A letter to a Dallas newspaper explains why people were opposed to Mexican labor. The language that is used to describe the worker is degrading and insulting. “the wetback labor was no recourse to law or this country” (Idar pg.1). In the interview of a father who worked as a bracero in Arizona, he is reminiscing about the times he works in the fields. “I used to get paid $1.25 an hour.” (Marquez 11). The agreement of the braceros’ pay was at least $3.00 an hour. Due to necessity, the workers would stay and work for less than minimum wage. The discrimination made the Mexican government forbid the workers from working in states like Texas.

Not only was discrimination a problem in the field but so was racism against the workers. The braceros would deal with different types of racism. “The workers would not only experience the abuse from racist extremists but the average American as well.” (Marentes pg. 26). Even though many Mexican braceros were Mexican Americans and the contribution they had to help during the war. The farmers still faced abuse. A simple act of getting a cup of coffee would become difficult for a worker.

In a journal, a worker writes a time when he wanted a cup of coffee and was denied because of his race. “The owner stated flatly: I’ll serve you, but I don’t serve Mexicans.'(Kibbe pg.2). The racism against the braceros was very notable. The braceros had to live through it because there were always more people that could take their place.

Conclusion

The Bracero Program is a very criticized program. The war ended, and the program continued, which caused a lot of controversial discussions. Having the braceros work on farms during the war helped the United States achieve a better economy. Having the braceros work after the war ended created segregation within Mexican American societies. Understanding what the Braceros’ program was and how it impacted the nation during world war two and after the war is important. By understanding the program, it allows people to see the impact it had in the United States.

Understanding the downs sides of the program, such as discrimination and racism, is a part of how the nation was affected. Especially the Mexican American people who were working in the field or who came back from the war. The Braceros Program created a gateway for the Chicano movement and the laborer activist to fight for the civil rights of farm workers in the united states.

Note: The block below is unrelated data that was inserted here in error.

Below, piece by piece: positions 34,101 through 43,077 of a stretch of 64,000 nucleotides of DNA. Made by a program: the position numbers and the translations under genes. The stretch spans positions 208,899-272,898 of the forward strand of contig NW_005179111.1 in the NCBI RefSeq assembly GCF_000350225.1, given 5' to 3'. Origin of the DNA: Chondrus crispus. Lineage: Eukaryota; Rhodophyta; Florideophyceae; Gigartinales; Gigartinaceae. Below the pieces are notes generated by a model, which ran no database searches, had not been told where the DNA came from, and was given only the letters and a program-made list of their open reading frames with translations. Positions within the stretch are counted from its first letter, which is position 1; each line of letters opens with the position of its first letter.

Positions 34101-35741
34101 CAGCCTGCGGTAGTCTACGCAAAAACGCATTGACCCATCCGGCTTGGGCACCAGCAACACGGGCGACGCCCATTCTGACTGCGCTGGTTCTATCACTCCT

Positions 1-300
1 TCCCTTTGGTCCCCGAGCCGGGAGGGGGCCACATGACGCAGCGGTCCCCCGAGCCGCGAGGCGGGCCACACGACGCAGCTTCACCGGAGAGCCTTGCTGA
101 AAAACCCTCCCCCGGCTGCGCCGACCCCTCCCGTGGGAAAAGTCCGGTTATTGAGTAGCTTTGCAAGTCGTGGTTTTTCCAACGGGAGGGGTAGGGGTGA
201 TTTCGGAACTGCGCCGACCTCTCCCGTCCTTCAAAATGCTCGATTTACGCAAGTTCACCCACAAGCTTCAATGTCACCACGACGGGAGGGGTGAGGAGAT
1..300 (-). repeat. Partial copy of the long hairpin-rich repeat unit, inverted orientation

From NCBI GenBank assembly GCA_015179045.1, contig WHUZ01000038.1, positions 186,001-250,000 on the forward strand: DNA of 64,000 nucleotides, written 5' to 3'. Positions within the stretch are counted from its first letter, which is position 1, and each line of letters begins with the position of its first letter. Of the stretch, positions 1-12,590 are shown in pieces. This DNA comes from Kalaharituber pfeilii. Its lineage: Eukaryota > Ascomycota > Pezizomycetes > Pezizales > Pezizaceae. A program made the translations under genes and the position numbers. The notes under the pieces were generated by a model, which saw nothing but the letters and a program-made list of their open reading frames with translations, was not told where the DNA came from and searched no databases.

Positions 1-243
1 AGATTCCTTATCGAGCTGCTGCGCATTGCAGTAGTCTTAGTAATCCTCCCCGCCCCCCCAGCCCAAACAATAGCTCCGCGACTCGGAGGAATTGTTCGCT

Bibliography

  1. Abbott, Franky, and Hillary Brady. “Mexican Labor and World War II: The Bracero Program.” Mexican Labor and World War II: The Bracero Program | DPLA, dp. la/primary-source-sets/mexican-labor-and-world-war-ii-the-bracero-program.
  2. Franky Abbott, Hillary Brady. Retrieved from the Digital Public Library of America https://dp.la/primary-source-sets/mexican-labor-and-world-war-ii-the-bracero-program/additional-resources#tabs
  3. Idar, Eduardo, Jr., “Press statement and telegram from Ed Idar, Jr., to E. M. Dealey,” Digital Public Library of America, http://dp.la/item/46389f80435feed6d6da4cfda727261d.
  4. Marquez, Luis and José Marquez, “Oral History with Luis Marquez and José Marquez,” Digital Public Library of America, http://dp.la/item/810aad4d4402c50919a1a31af41ea729.

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Racism's Dark Shadow: World War II and its Impact on Racial Prejudice. (2023, Aug 14). Retrieved from https://edusson.com/examples/racism-s-dark-shadow-world-war-ii-and-its-impact-on-racial-prejudice